Republican Gov. Rick Scott maintained a lead over Democratic Sen. Bill Nelson in the Florida Senate race at the conclusion of a manual recount on Sunday, signaling an end to the contest that carried on for days after election night.
The results of the recount show Scott with a vote lead of 10,033 over incumbent Nelson. Before the completion of the manual recount, Scott had a lead of 12,603 votes.
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Nelson will make a statement at 3 p.m. ET on Sunday, his campaign announced.
Nelson's campaign has led the charge on demanding Democrats use every available option to extend the statewide recount in Florida and challenge the state's voting laws in federal court. On Saturday, however, Nelson lost a partner in the recount fight when Mayor Andrew Gillum, the Democratic gubernatorial candidate in Florida, conceded to Republican Ron DeSantis, a sign that Democrats in the state believe the fight is over.
Nelson's race -- along with Gillum's contest and the state's race for agriculture commissioner -- went to a machine recount a week ago, but the recount did not do nearly enough for Nelson and just further formalized Gov. Rick Scott's more than 12,000-vote lead. The contest still fell within the .25% standard for a manual recount of contested ballots, however.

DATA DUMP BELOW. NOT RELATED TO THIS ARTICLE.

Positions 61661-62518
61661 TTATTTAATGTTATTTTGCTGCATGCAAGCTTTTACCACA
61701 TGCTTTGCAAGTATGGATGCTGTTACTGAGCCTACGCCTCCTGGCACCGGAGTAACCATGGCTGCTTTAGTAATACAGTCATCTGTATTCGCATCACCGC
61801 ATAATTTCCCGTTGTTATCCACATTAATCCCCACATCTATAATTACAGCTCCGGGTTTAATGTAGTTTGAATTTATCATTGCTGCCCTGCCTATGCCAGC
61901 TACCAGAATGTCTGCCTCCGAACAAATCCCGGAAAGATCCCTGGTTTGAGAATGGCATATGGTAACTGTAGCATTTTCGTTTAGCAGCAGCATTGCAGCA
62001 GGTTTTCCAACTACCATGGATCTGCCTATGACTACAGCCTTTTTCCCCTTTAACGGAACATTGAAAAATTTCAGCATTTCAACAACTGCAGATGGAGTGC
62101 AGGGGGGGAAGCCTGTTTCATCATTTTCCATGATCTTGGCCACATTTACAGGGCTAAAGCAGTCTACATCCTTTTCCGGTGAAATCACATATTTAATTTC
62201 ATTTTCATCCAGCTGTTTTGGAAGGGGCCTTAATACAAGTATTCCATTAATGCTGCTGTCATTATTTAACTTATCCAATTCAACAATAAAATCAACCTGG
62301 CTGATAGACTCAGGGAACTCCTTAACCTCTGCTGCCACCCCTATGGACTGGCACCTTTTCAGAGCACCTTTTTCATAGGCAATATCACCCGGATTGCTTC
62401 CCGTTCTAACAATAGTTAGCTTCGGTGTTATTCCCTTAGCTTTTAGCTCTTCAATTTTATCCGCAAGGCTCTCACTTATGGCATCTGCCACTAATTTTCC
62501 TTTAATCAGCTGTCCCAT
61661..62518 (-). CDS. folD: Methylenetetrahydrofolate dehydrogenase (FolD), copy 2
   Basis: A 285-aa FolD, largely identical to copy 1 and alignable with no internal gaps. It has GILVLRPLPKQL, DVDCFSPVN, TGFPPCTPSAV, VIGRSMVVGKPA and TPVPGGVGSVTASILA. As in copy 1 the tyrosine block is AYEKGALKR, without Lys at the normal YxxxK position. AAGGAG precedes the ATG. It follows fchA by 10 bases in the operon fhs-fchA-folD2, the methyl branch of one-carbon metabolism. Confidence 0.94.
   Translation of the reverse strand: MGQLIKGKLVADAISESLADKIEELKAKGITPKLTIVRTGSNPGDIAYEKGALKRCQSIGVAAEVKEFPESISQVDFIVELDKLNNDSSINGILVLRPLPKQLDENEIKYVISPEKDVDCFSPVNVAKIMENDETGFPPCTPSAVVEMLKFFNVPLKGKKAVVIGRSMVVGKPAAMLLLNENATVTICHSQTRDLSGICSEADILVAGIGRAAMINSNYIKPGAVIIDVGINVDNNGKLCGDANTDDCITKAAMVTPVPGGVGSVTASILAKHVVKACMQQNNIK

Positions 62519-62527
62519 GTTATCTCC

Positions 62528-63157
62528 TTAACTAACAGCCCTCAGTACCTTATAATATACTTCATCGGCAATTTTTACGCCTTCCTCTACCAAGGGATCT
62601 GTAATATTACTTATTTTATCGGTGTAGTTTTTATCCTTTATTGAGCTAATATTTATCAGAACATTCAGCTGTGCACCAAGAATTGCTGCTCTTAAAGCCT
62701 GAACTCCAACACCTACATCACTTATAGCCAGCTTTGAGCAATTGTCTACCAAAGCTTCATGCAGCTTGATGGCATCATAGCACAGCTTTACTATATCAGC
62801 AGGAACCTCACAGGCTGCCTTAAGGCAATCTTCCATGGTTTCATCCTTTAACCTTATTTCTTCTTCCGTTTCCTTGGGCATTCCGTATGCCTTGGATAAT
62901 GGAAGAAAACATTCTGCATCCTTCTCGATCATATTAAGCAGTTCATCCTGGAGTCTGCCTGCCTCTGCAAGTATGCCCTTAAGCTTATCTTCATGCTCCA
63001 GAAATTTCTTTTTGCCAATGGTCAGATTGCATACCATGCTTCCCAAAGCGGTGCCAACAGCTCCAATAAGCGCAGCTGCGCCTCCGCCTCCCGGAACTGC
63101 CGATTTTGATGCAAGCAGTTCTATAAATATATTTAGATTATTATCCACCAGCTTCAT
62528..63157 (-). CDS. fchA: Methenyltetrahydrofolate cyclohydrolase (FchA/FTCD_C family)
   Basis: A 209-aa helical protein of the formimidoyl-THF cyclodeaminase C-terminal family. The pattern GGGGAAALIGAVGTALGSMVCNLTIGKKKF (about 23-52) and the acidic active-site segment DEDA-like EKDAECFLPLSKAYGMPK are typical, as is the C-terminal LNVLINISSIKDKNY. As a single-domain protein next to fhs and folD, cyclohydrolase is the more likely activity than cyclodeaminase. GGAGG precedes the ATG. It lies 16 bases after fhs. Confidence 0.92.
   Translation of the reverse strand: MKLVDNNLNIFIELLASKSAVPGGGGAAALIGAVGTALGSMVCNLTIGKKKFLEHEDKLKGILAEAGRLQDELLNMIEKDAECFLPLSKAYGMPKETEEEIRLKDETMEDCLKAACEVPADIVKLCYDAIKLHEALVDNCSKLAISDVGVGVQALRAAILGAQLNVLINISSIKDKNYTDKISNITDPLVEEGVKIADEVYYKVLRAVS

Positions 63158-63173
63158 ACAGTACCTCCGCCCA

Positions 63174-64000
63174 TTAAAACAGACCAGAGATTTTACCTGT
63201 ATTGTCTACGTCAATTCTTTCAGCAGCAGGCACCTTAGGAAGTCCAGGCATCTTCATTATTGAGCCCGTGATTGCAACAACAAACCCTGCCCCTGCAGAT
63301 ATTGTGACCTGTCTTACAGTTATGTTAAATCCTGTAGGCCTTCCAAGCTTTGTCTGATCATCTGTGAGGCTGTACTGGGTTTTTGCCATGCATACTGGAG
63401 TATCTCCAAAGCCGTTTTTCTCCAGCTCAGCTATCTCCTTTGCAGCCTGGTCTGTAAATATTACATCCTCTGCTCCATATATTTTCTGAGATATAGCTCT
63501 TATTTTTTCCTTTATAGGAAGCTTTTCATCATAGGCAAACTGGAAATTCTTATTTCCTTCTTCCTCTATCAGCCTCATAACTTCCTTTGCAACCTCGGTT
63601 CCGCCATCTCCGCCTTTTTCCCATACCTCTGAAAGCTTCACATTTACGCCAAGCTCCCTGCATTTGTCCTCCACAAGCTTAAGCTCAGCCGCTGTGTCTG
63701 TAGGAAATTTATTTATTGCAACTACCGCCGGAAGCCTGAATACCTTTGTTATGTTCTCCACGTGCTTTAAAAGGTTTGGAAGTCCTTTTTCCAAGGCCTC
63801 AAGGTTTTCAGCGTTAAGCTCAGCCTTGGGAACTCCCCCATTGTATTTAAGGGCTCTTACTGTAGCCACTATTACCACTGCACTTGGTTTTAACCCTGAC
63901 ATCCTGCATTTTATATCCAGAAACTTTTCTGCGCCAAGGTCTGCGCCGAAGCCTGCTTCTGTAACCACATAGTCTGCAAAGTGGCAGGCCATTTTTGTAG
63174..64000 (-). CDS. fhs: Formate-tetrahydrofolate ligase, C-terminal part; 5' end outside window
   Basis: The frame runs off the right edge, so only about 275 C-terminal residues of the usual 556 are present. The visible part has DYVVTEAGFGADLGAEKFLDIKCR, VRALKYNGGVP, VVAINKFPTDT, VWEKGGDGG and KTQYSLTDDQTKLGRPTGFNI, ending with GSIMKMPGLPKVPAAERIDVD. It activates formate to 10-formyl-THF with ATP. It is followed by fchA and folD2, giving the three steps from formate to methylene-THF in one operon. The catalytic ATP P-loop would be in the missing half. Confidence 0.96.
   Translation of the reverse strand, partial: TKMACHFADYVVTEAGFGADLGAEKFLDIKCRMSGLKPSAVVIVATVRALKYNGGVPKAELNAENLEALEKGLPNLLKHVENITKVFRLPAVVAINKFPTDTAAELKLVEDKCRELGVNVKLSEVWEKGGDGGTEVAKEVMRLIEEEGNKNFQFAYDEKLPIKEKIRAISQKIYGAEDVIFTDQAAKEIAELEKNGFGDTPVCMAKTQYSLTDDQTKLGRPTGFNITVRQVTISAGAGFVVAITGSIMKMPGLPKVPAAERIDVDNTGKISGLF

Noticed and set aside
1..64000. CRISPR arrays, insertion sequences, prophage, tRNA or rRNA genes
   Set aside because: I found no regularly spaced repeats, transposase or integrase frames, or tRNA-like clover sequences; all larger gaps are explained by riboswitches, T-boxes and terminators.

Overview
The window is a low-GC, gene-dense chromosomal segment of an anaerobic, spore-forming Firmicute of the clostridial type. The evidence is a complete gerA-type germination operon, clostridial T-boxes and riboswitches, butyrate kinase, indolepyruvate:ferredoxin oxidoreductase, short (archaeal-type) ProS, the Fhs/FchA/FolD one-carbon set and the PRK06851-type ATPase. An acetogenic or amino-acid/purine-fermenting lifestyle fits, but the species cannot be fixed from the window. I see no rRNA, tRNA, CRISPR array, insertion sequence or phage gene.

That manual recount ended when all of Florida's 67 counties submitted their final vote totals to the secretary of state by Sunday at noon, meaning every vote deemed admissible by county canvassing boards and the courts was officially counted.
Facing an insurmountable vote gap with Scott, Sunday's deadline will surely bring an end to Nelson's bid, barring further legal maneuvering.
Despite Nelson's campaign -- led by lawyer Marc Elias -- being the muscle behind Democratic efforts to extend the recount, the senator himself has done very little publicly, appearing only a few times in taped videos and once with Senate Minority Leader Chuck Schumer in Washington.
Elias did not respond to CNN's request for comment on whether he will challenge the vote count after the manual recount is finished.
Democrats have long held out hope that a team of lawyers representing Democrats in the state could score enough legal victories to find enough votes to close the more than 12,000-vote divide that Nelson faces in his re-election bid against Scott.
But those legal victories have not come, with Elias and his team of lawyers here in Tallahassee losing the bulk of their cases before Judge Mark Walker in federal court.
Nelson's two most consequential losses came late in the week. In one, Walker ruled that the guidelines Florida law provides to election canvassing boards on how to determine voter intent in a manual recount are constitutional; in the other, Walker denied a request to stop the state of Florida from enforcing the vote-by-mail deadlines for domestic mail in ballots that were postmarked before the deadline but did not arrive at vote counting facilities until after Election Day.
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